Returning to the concept of performance and health, this is where conversations with your team around outcome-based expectations aren’t just important, but essential and critical. Set objectives and plan what is required for the week, but acknowledge that your team are working to new, asynchronous rhythms and give them permission to work in the way that suits their circumstances, rather than wait for individuals to raise a need with you. If that means a 3pm finish, then so be it. Their performance must be based on what they have achieved, not their constant presence online.
It’s ok to not be ok
The ‘stiff upper lip’ is a very real thing and managers must be mindful of the people who are finding it more difficult. In leadership, we often look to the Kübler-Ross Change Curve (also known as the ‘grief cycle’. See above) as a way to anticipate and understand the way we respond to change. In our current situation, it’s a really valuable tool that can help you to you to give the support your people need, at the right time. It’s been observed that the change ‘curve’ can actually be viewed as a bowl – and when you place a ball on a bowl, it will rock back and forth a few times before settling. What this means is that where a person finds themselves on the curve now doesn’t mean they will continue to move forward at a consistent rate, so remain watchful of your team members, and encourage them to look out for each other too.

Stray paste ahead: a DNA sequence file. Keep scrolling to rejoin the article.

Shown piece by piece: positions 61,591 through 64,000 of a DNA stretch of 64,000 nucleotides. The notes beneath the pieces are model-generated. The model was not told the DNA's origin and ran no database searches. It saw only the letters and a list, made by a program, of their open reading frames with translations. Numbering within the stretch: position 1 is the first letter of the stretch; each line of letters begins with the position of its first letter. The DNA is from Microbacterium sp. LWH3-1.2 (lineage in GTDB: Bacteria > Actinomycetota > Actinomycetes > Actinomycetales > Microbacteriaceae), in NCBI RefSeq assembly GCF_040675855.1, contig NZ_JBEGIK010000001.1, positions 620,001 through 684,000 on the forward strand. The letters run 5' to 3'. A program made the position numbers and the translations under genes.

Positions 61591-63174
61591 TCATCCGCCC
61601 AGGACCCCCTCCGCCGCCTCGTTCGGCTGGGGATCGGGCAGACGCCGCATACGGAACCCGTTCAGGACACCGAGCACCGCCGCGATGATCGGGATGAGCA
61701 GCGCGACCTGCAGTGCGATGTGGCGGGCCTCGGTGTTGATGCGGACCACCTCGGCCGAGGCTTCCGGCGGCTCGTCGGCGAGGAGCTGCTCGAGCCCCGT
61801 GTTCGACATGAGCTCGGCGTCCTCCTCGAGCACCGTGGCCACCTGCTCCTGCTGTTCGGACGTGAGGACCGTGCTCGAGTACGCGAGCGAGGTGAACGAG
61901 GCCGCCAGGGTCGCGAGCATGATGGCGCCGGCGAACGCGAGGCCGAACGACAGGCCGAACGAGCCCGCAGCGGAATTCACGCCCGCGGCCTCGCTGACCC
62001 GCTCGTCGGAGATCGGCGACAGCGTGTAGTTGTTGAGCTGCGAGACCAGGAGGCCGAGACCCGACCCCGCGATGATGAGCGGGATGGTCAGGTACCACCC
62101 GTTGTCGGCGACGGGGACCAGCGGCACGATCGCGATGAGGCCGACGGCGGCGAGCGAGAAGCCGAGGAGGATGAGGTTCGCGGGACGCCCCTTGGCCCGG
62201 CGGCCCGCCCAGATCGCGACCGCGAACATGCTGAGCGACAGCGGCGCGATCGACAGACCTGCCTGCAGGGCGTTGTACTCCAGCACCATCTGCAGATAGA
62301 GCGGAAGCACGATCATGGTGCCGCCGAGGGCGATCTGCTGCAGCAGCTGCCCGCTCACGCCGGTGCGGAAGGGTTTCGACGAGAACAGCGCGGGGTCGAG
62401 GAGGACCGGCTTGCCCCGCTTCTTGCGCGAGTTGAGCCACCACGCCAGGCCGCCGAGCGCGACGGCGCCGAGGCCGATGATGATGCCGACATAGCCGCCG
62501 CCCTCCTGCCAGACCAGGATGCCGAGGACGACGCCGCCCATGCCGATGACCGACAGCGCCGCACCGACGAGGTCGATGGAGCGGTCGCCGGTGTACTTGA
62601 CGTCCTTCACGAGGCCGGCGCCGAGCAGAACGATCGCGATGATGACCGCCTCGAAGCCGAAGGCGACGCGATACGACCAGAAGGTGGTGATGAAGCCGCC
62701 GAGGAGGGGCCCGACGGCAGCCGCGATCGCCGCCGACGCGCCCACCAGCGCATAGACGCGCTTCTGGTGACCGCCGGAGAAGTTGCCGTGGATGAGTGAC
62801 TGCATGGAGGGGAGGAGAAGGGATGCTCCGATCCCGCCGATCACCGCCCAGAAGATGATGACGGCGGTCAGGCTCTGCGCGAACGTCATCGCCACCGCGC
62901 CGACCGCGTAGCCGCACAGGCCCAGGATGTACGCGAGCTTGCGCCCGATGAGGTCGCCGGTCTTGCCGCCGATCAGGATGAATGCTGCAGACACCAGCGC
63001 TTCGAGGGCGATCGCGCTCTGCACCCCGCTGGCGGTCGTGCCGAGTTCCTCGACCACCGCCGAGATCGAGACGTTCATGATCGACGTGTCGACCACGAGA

Together we can
Here at Canon, we share the corporate philosophy of Kyosei – living and working together for the common good – and never has this been more relevant than it is now. In this context, we can translate it as our organisation being nothing more or less than the collective result of all our individual efforts. In taking extra care at this time to look after – and look out for – each other (be that our partners, customers, colleagues or teams), we bring great balance to the health of our organisation and beyond.
Looking back to face the future
Enforced isolation won’t last forever and it’s likely that we will have to socially distance and be mindful of protocol for some time to come. That said, it’s very difficult to build scenarios on what we don’t yet know. This kind of uncertainty requires difficult conversations, but now is exactly the right time to be having them. You most certainly already have had some learnings from the experience, as will your team, so pose the question: “Even if we could go back to where we were, what would we do differently?” It’s a scenario you can explore, regardless of any current and future restrictions. Perhaps some have found working from home to be enormously productive? And there may be other suggestions that improve team communication or emergency processes and solutions that have worked surprisingly well.
By the time restrictions are lifted, this conversation will have you well ahead of the curve. You will have addressed fears and worries for the future, while also giving your team something to look forward to. This is both helpful now and when we need to adjust to a new reality. Without it, you risk your people returning to the beginning of the curve, feeling confused, anxious and fearful. By placing the view beyond the barrier, we’re showing a light at the end of the tunnel – and we have the choice of how we’re going to step into that light.